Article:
Bushfires

I moved back to Britain a bit more than a couple of years ago; prior to that I’d spent almost the whole of the previous twenty years in southern Victoria, first in Melbourne, then at a more country location in Drummond, about sixty miles north-west of the city. So you won’t be surprised to hear that I’ve been watching the bushfire news very closely indeed – for example, the excellent summary and multimedia presentation from Melbourne’s newspaper The Age.

Most of the attention, correctly, has been on the beautiful forested areas north and east of Melbourne – towns I knew well, like Marysville, St Andrews, Kinglake, where so many have died. Closer to my old home, there have been lethal fires at Bendigo and Redesdale; closer still, several houses destroyed at Drummond, barely a mile or two away, though thankfully without loss of life. But it’s been bizarrely random: other friends at Castlemaine, barely ten miles from Drummond and Redesdale, have said they haven’t even smelt a whiff of smoke. Odd.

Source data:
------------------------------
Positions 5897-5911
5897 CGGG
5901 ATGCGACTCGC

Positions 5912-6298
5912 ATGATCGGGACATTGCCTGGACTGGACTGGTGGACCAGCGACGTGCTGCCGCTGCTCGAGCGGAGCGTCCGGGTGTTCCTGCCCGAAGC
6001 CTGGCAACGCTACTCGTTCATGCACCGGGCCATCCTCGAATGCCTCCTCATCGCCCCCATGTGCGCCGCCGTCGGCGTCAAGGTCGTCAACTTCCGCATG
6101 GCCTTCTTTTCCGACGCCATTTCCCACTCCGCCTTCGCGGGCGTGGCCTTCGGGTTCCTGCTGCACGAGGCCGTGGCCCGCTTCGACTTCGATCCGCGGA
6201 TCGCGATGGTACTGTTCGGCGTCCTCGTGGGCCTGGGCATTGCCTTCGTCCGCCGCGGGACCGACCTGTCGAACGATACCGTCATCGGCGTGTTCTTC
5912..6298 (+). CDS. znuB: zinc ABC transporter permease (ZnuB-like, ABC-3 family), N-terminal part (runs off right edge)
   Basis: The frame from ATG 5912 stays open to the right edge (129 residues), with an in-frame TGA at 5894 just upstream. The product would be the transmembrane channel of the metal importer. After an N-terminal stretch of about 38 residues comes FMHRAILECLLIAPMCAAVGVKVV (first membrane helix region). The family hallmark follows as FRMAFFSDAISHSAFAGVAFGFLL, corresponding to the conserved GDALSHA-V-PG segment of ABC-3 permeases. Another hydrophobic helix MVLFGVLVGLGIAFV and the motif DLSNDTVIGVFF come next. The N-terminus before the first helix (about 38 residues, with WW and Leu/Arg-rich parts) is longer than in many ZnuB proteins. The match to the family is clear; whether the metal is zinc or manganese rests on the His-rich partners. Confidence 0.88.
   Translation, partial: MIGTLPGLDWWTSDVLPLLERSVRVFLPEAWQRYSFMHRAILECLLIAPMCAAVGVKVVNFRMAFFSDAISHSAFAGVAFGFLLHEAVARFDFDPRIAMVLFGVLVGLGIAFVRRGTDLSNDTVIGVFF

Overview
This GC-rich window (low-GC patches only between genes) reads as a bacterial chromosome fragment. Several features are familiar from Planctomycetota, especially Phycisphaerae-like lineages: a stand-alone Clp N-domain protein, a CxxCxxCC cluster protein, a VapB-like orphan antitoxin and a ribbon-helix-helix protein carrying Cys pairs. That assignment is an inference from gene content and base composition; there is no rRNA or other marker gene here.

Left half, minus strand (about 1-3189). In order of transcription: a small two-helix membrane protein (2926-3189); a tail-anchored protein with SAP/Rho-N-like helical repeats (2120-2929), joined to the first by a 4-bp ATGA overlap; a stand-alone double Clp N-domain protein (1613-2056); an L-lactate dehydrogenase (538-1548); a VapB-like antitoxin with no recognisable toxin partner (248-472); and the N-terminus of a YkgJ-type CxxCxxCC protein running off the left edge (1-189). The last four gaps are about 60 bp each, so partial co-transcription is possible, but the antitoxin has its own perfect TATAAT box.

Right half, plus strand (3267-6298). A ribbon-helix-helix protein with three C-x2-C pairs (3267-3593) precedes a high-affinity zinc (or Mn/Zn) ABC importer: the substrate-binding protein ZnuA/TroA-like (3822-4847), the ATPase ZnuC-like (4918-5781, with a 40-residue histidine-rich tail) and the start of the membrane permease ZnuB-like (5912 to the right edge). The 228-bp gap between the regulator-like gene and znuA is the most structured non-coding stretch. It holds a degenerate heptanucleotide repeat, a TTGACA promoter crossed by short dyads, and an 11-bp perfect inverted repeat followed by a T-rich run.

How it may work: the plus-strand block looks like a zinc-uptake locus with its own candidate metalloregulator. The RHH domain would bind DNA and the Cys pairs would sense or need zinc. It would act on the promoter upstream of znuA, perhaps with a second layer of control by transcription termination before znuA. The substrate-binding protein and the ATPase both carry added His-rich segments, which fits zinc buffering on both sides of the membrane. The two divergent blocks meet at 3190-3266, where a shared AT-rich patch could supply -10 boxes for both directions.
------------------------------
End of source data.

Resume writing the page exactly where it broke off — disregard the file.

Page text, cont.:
And a colleague of a close friend at Australia Post was also one of the probably-lucky ones in the worst-hit zone: she and her family all survived relatively unscathed, but everything else is gone. She sings the praises of her Subaru Forester – the same car I still have back over there – because it somehow kept going till they arrived at the fire station, and safety, before it finally melted…

Fire is a basic fact of life in the Australian bush: the whole ecology is centred round fire, it’s why kangaroos can run so fast, and wombats and koalas can dig a burrow in one heck of a hurry. I’ve seen fires often enough in the hot dry summer, thick smoke on the horizon, or roaring in the trees in the distance – even a gorse-fire, accidentally set off by one of the local fire-crew, which roared up the hill to within a few yards of my fence-line. But it’s clear that this was something much, much worse: flames well over a hundred feet high, temperatures that had no trouble melting alloy car-wheels, fire-fronts that in some places leapt through the landscape faster than a mile a minute, pressure-fronts so severe that they could cause a house to literally explode. Lethal: no wonder people died.

“I love a sunburnt country”, runs a much-loved poem, amended some years back to the somewhat sardonic “I love an unburnt country”. Long may it be so; and for those who died, may you rest in peace, as your friends and neighbours and family start the painful process of rebuilding their lives once more.

Go well.

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